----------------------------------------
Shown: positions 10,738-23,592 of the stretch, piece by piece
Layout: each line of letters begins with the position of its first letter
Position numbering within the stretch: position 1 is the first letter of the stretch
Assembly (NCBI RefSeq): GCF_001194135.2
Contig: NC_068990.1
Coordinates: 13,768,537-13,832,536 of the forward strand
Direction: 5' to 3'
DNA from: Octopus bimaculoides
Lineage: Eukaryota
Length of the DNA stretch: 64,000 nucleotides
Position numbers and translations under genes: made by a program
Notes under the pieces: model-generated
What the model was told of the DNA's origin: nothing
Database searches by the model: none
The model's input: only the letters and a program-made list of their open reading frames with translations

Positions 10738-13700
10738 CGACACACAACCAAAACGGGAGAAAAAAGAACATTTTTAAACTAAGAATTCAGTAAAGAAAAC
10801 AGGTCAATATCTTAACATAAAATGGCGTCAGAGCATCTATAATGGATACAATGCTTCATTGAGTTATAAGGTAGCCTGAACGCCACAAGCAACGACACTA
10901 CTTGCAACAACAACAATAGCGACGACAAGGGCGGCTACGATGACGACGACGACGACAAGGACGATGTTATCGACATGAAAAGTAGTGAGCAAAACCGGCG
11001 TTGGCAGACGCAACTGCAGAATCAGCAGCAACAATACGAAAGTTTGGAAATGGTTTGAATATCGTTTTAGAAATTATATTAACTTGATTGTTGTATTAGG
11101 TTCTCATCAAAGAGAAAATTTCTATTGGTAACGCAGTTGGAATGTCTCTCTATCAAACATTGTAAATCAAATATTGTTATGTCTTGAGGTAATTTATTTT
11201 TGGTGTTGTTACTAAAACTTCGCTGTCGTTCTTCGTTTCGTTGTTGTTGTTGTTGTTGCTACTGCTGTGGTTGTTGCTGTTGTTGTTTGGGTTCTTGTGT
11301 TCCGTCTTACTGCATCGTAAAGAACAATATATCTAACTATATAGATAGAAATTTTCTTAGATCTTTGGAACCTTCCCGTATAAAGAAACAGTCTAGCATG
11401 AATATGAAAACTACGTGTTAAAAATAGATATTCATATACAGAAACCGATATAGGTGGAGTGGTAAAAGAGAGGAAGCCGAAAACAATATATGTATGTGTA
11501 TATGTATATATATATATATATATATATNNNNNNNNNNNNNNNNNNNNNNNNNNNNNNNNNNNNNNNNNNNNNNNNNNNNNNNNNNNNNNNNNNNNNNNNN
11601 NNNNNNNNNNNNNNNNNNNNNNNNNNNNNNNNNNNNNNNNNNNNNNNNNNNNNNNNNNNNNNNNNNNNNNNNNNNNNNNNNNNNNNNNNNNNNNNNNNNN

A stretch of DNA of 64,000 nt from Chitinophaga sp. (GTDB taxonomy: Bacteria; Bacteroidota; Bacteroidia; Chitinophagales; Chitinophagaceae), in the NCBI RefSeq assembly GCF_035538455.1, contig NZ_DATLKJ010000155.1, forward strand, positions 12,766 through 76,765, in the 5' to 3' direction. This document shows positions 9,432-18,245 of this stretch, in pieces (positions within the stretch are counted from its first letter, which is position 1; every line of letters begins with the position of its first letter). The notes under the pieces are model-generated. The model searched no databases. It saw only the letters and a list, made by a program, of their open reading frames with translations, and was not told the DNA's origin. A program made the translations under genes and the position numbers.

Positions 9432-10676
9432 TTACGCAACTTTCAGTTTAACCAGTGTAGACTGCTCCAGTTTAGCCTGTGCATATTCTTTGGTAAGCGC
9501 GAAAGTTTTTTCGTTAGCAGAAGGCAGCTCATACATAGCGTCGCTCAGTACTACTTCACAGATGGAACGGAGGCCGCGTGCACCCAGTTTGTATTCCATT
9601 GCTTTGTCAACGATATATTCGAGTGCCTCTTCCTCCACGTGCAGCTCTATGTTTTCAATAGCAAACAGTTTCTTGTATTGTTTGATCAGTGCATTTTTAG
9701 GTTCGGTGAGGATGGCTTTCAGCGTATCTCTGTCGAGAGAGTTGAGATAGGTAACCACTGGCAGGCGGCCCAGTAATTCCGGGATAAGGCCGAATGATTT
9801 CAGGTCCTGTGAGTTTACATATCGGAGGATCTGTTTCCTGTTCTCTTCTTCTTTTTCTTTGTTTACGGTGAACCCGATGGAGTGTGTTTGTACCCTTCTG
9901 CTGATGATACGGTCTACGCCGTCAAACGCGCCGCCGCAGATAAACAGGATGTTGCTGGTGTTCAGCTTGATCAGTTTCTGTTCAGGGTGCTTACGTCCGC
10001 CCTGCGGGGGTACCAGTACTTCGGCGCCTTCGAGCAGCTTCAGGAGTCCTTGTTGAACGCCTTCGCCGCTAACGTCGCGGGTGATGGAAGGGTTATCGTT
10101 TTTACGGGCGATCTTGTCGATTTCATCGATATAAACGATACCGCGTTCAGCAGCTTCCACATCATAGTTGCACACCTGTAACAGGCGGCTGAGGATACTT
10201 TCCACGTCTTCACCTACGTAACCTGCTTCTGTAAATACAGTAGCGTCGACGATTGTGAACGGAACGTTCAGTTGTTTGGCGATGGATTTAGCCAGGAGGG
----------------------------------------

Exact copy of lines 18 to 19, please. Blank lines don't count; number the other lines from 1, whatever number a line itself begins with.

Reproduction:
10801 AGGTCAATATCTTAACATAAAATGGCGTCAGAGCATCTATAATGGATACAATGCTTCATTGAGTTATAAGGTAGCCTGAACGCCACAAGCAACGACACTA
10901 CTTGCAACAACAACAATAGCGACGACAAGGGCGGCTACGATGACGACGACGACGACAAGGACGATGTTATCGACATGAAAAGTAGTGAGCAAAACCGGCG